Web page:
- In an effort to cover as many places as they possibly can in the short time they have, many tourists over stuff their schedule to the point that they are not able to fully immerse themselves in what they are actually seeing in the moment. Avoid this. All the attractions in the Vatican are special and deserve your time and attention. Plan your visit keeping this in mind.
- Unlike most of other attractions, the Vatican Museums are more crowded during the early hours of the day as opposed to late afternoon. We would recommend reaching the place anytime between 1:30 PM to 3 PM. Also, the Vatican is relatively less crowded during off season months from March to mid-November.
- On Wednesdays, except late July and August, the Pope holds an audience at St Peter’s Basilica. You can get tickets to see the Pope give a Papal Audience or Papal Mass for free. But if you just want to see the Basilica, skip Wednesdays, since you won’t be allowed in until the papal audience has finished.
The Vatican Museum is the main reason in my opinion to go to Rome, other than the "roman" things like colosseum etc. Inside the Museum you'll see treasures and art like no place else, all within the framework of a history we think we know but really don't. Words can't describe it - you've got to go. The Sistine chapel is part of the usual tours as well.
Every time we go to the Vatican Museums the crowds get worse and worse. This time we made a 9 a.m. reservation. They actually allowed people with reservations to enter before the stated official opening time of 9 a.m. Even at that hour, it was cheek to jowl with hoards of groups. It is simply overwhelming.
It is such a wonderful museum with so much to see but it is impossible to enjoy it with groups of 40 pushing and shoving their way along. One of the highlights is the Raphael rooms. There were so many groups stuffed in to those rooms when we were there giving their spiel in multiple languages that it was very disconcerting. Thankfully, guides are not permitted to give their talk in the Sistine Chapel but it gets very noisy with all the people.
I never noticed groups in the picture gallery before but this time they were there as well. As usual, the groups go from one "must see" to the next "must see" making it impossible for anyone who is not part of a group to catch a glimpse.
It is such an incredible museum but it is a most unpleasant experience.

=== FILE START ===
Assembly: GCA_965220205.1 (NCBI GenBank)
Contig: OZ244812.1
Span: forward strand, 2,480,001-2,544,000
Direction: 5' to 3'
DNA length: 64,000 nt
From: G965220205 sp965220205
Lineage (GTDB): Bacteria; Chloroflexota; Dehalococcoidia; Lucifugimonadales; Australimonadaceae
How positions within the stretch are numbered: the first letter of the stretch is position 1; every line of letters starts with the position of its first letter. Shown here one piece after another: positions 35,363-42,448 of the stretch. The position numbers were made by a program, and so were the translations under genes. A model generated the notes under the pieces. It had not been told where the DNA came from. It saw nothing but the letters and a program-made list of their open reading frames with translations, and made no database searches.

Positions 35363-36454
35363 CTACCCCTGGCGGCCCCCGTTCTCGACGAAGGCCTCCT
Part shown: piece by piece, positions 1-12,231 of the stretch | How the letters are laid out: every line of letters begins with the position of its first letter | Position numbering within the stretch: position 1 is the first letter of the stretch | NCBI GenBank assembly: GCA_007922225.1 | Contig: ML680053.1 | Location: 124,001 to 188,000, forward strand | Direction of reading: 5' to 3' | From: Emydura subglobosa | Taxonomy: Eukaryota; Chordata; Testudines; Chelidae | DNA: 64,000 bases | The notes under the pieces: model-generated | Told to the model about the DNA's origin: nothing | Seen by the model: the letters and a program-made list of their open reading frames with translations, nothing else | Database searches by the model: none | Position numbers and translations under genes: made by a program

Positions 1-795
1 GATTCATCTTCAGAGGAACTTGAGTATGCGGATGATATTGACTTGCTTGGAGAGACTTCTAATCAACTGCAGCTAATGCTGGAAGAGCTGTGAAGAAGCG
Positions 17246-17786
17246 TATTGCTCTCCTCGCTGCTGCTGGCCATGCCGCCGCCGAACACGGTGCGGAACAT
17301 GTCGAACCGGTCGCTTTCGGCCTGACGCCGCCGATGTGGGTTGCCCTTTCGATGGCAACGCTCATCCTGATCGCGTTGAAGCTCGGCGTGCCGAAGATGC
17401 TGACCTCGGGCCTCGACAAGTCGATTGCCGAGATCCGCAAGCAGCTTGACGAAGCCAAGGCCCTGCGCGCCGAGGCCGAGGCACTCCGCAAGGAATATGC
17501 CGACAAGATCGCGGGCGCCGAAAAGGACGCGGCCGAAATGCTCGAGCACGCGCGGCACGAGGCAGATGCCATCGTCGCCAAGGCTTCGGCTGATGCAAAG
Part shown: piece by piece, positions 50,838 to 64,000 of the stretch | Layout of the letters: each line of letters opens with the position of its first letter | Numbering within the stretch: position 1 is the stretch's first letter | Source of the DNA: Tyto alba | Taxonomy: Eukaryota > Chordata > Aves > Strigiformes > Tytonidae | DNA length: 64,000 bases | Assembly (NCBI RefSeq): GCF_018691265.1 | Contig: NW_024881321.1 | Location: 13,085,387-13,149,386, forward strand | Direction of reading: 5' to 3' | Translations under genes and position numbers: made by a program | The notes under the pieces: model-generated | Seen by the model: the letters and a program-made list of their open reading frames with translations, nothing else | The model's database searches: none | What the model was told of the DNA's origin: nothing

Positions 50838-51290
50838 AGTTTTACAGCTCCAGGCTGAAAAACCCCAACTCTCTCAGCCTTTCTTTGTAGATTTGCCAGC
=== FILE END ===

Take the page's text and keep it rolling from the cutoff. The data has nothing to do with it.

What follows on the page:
Read what others have to say about the Vatican on TripAdvisor.
- The Vatican Museums are a series of 1400 rooms, chapels, and galleries. 1400! No wonder the museums stretch on for 9 miles. This one's for the people who love attention to detail. Michelangelo was a master of details. The tree from which Eve plucks the forbidden fruit in the Sistine Chapel is not an apple tree but a fig tree instead.
- Almost 90% of Vatican City’s revenue comes from the Museum admission fees, stamp and souvenir sales, and contributions. None of the paintings inside St. Peter’s Basilica are actually paintings. While they might appear that way to the discerning eye, the frescoes in the dome and the huge artwork in the walls are all actually mosaic!
- Despite popular belief, St. Peter’s Basilica is not an actual cathedral i.e. seat of the Pope. That honour goes to the Archbasilica of St. John Lateran.
- This might be hard to believe but St. Peter's Basilica was constructed over a span of 1300 years!
- Michelangelo not only contributed to making St. Peter's Basilica what it is today through his art. He has also designed the main dome of the basilica.
- St. Peter's Square is 1000 feet long and 750 feet wide. What this means is that the World Series could be played in St. Peter's Square and almost 2,50,000 could fit into it!
- As it turns out the current Basilica was built from April 18th 1506 and is the second Basilica. The first Basilica was built on orders of Constantine I in the year 324.
- The holy door in St Peter’s Basilica is only opened for Jubilee Years, which is once every 25 years. They are usually cemented shut to prevent them accidentally being opened.
- On the outside top colonnade of St. Peter's Basilica are over 140 statues of various saints.
- The Swiss Guard, the world’s smallest army, was formed in 1506 and still exists to protect the Pope, the Vatican and St Peter’s Basilica.